Rex Ryan opens up on the Buffalo Bills: 'I don't wish them good luck'

For the second time since 2015, Rex Ryan is out of a coaching job. He was fired by the Buffalo Bills before their season finale against the New York Jets, the team that let him go just two years before.

Ryan has been quiet about the whole situation -- which was undeniably messy -- steering clear of the media and opting not to comment on his exit from Buffalo.

But he did open up on Monday in an interview with Manish Mehta of the New York Daily News. Ryan isn't bitter about being fired by the Bills, and he has 15 million reasons not to be.

"I'm really not that bitter, and maybe that $15 million is one of the reasons," Ryan said. "I'm not bitter, man. … Yeah, I'm hurt. I was hurt by it. There's no question. But bitter ain't how I feel. I'm like, 'Shoot, if they never wanted me here, then fine. I ain't here. I'm not your coach anymore. Fine and dandy.'"

While he's not bitter, Ryan still doesn't wish the Bills well in the future -- something he does for the Jets.

"I don't wish them bad will," Ryan said. "I don't. But I don't wish them luck, either. I'll be honest: I don't wish them good luck. I don't wish them bad luck. I just don't wish them luck. I wish the Jets luck."

After he was fired by the Bills, Ryan left the team's facility in his custom truck, which was plastered with the team's' logo and color scheme. It didn't take long for him to switch up his ride, changing Bills logos for Clemson paw prints and helmets.

" ... Let me tell you, I stripped that damn truck the day I got fired," Ryan said. "[Expletive] you guys."

He finished his tenure in Buffalo with a mediocre 15-16 record, which is akin to his career mark of 61-66 -- hovering right around the .500 mark. Ryan never expected to be average. As soon as he got to Buffalo, he declared the Bills would end their league-long playoff drought with a trip to the postseason.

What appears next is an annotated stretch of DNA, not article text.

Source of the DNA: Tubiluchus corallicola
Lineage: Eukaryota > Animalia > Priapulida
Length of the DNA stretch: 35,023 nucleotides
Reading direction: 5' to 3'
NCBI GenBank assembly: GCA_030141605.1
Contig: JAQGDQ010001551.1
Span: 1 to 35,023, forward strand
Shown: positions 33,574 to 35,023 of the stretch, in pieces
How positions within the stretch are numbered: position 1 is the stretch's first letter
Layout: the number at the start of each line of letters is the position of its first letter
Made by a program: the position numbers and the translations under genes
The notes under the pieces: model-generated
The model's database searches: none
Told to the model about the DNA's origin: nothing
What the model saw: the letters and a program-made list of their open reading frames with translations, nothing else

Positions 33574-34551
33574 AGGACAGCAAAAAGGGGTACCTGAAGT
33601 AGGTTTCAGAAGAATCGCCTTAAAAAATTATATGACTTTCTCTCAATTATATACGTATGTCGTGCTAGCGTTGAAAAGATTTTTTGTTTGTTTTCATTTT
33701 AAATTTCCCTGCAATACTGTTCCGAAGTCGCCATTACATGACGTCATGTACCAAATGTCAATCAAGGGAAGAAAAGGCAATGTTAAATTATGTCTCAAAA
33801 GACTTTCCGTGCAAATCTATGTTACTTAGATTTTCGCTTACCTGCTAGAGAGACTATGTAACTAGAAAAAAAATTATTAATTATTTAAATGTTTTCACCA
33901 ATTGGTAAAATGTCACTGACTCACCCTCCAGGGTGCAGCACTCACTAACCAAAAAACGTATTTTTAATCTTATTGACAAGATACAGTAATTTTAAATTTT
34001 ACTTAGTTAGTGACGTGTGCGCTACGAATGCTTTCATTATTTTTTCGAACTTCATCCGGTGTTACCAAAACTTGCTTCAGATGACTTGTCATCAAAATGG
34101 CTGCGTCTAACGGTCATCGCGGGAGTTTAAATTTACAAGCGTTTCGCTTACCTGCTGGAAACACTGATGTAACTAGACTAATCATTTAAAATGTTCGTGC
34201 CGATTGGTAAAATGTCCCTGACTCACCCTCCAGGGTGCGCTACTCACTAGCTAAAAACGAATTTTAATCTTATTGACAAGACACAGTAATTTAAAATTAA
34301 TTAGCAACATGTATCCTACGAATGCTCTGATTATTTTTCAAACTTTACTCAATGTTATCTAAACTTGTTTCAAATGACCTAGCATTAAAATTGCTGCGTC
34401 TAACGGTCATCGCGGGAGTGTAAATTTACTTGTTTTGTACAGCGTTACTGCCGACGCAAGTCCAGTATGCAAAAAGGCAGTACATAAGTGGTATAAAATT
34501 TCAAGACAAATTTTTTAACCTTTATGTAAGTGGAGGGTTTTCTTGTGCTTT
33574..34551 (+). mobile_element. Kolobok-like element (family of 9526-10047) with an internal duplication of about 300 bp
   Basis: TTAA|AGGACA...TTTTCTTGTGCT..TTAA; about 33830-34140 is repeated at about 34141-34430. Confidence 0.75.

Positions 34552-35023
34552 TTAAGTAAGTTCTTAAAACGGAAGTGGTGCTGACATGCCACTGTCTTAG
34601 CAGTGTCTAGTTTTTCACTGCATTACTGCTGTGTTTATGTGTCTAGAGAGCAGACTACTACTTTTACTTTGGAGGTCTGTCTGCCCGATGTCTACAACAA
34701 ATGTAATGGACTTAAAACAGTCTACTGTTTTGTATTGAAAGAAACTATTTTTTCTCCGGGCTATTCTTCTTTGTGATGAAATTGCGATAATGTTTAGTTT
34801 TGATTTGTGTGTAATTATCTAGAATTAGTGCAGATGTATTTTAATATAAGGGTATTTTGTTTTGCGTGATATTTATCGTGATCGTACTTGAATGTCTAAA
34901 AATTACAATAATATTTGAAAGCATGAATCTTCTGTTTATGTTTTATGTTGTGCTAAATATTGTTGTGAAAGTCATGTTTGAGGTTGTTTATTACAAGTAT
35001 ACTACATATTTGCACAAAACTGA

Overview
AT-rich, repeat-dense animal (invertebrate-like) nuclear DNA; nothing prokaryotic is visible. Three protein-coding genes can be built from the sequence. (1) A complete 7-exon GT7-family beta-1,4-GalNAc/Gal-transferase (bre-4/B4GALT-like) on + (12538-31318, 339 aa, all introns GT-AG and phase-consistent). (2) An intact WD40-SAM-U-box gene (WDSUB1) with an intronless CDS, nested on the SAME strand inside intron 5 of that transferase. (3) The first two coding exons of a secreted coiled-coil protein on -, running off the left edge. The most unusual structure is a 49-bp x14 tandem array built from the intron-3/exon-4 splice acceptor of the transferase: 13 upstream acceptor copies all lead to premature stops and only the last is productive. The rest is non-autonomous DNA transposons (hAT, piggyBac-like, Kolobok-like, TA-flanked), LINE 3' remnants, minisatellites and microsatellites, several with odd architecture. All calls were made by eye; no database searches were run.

That didn't happen, and Ryan now admits he set the bar too high -- even for his own standards.

"I set the expectations too high," Ryan said. "Like, boy, that's a shock. In a way, I felt, why not us? I stepped in where the head coach had quit, the defensive coordinator quit and the quarterback quit on them. So, I thought that it was important at the time to say, 'You know what? Shoot, I believe in you. And I'm proud to be the coach here.'"

Ryan admits he did catch a few bad breaks along the way. Rookie Shaq Lawson missed six games this season, Reggie Ragland sat out all of 2016 due to injury, and Sammy Watkins was riddled with several ailments in Ryan's two seasons at the helm. He did, however, have one of the best defenses in the NFL when he arrived and a running back that was regarded as a top-five player at his position. None of those individual factors led to Ryan's demise in Buffalo, but the combination of all of them did play a role.

Ryan, 54, is moving forward as a member of ESPN's team for Super Bowl LI. He's not sure whether coaching is still in his future, but it'll take a perfect situation for him to get back into it.

"The one thing about (being on TV) is that you don't lose," Ryan said. "You'll remember every damn loss. But the wins? You don't necessarily remember. So, it takes a lot out of you. I'm tired of getting [expletive]. Unless it's a real situation, there's no sense of getting into it again."